The Senate last week offered overwhelming support for restoring the expensing of research and experimentation (R&E) costs in an innovation bill going to conference between the House and Senate. The show of support for repealing R&E amortization came on a 90-5 vote in favor of “motion to instruct” lawmakers participating in the upcoming conference, but it is non-binding.
Under the Tax Cuts and Jobs Act, R&E costs under Section 174 must generally be amortized over five years (15 years for costs outside the U.S.) beginning in 2022. There is broad bipartisan support for reinstating expensing of these costs, but the change needs a legislative vehicle.
Supporters are pushing to add the provision to the innovation and China competitiveness legislation that is scheduled to head to conference beginning May 12. Lawmakers recently agreed to advance into a formal conference to merge the Senate-passed version of the underlying legislation (the United States Innovation and Competition Act (USICA)), with the House-passed bill known as “America COMPETES.” The Senate passed USICA by a 68-32 margin in June 2021, while the House passed America COMPETES via a 219-203 vote on Feb. 2, 2022.
The motion passed in the Senate instructed conferees to “include provisions that expand the research and development tax credit for small businesses and preserve full and immediate expensing for research and development investments.” Despite the overwhelming support for the motion, it does not guarantee the provision will be included. The motion is nonbinding, and negotiations on the underlying bill could be difficult.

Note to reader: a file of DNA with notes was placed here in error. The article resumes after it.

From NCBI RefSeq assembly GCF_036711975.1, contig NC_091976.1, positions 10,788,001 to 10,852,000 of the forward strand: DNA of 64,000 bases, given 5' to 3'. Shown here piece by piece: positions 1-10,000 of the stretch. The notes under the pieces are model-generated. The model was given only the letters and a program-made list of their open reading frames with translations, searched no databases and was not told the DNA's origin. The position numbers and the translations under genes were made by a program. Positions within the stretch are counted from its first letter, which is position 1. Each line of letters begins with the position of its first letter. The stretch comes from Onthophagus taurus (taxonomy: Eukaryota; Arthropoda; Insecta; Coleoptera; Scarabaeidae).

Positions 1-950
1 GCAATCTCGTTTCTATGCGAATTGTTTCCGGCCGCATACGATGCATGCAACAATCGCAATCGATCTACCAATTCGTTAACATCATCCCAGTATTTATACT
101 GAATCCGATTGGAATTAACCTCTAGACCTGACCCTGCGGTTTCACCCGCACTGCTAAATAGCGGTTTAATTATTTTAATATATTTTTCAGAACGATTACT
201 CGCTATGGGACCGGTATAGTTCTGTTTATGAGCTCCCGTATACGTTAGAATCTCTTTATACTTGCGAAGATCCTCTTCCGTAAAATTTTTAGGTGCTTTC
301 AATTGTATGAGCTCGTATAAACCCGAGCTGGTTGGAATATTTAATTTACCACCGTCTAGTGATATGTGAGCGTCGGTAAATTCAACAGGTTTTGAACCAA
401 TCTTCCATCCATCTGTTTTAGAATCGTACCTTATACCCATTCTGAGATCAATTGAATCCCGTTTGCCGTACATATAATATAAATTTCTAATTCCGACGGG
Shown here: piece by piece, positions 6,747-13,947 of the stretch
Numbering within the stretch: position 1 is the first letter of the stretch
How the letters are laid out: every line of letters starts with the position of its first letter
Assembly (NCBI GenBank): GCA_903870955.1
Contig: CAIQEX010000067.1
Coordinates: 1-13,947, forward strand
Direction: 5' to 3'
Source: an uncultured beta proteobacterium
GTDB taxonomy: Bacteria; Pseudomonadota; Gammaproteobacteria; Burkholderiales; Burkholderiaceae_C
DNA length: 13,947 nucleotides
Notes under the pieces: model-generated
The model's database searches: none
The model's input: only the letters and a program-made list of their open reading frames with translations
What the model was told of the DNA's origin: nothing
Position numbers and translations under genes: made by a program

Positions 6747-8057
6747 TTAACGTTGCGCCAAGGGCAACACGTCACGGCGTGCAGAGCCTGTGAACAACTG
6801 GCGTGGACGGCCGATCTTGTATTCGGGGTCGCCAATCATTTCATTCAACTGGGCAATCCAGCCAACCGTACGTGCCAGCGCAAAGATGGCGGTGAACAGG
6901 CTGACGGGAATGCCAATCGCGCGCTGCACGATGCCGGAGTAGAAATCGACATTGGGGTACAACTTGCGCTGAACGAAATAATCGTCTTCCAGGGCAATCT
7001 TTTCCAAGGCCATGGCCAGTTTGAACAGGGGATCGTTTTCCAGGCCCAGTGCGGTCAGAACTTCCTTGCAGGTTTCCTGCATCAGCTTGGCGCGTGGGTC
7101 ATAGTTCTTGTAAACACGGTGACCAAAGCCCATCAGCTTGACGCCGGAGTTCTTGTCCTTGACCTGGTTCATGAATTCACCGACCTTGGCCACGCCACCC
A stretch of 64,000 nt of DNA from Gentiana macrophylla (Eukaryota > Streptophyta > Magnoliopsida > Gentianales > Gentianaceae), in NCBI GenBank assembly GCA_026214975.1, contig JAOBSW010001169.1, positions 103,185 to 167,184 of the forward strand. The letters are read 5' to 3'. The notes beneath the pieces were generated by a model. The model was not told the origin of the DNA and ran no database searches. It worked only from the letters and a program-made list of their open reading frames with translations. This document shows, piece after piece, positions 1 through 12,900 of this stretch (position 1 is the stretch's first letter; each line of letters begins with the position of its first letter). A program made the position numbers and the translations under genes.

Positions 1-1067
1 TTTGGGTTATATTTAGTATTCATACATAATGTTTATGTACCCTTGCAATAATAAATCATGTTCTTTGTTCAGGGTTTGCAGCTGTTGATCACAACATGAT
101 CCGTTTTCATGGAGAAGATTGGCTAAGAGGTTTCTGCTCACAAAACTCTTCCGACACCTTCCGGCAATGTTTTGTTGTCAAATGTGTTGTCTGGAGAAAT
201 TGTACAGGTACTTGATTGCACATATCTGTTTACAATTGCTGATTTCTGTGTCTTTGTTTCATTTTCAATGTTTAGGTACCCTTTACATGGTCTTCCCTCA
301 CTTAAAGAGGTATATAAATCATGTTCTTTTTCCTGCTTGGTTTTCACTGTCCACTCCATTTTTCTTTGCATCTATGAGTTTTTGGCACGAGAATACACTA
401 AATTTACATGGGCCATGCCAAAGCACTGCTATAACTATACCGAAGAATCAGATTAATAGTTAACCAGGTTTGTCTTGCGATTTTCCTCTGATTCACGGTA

There are currently no tax provisions in either version of the legislation, and many Democrats still appear reluctant to pass business tax relief while the enhanced child credit is stalled. Nevertheless, the overwhelming bipartisan support for R&E expensing, in addition to continued pressure from businesses and trade associations, give the provision a decent chance to be included.
The timeline for completion of the conference committee and final passage of the updated legislation remains uncertain. If the Section 174 fix is not included in the innovation legislation, it still has a good chance of being addressed in a year-end “extenders” bill after the November elections. For additional information on the Section 174 R&E rules, see our prior story, “Capitalizing R&E expenditures requires detail focus.”
Washington National Tax Office
+1 202 861 4144
Tax professional standards statement
This content supports Grant Thornton LLP’s marketing of professional services and is not written tax advice directed at the particular facts and circumstances of any person. If you are interested in the topics presented herein, we encourage you to contact us or an independent tax professional to discuss their potential application to your particular situation. Nothing herein shall be construed as imposing a limitation on any person from disclosing the tax treatment or tax structure of any matter addressed herein. To the extent this content may be considered to contain written tax advice, any written advice contained in, forwarded with or attached to this content is not intended by Grant Thornton LLP to be used, and cannot be used, by any person for the purpose of avoiding penalties that may be imposed under the Internal Revenue Code.
The information contained herein is general in nature and is based on authorities that are subject to change. It is not, and should not be construed as, accounting, legal or tax advice provided by Grant Thornton LLP to the reader. This material may not be applicable to, or suitable for, the reader’s specific circumstances or needs and may require consideration of tax and nontax factors not described herein. Contact Grant Thornton LLP or other tax professionals prior to taking any action based upon this information. Changes in tax laws or other factors could affect, on a prospective or retroactive basis, the information contained herein; Grant Thornton LLP assumes no obligation to inform the reader of any such changes. All references to “Section,” “Sec.,” or “§” refer to the Internal Revenue Code of 1986, as amended.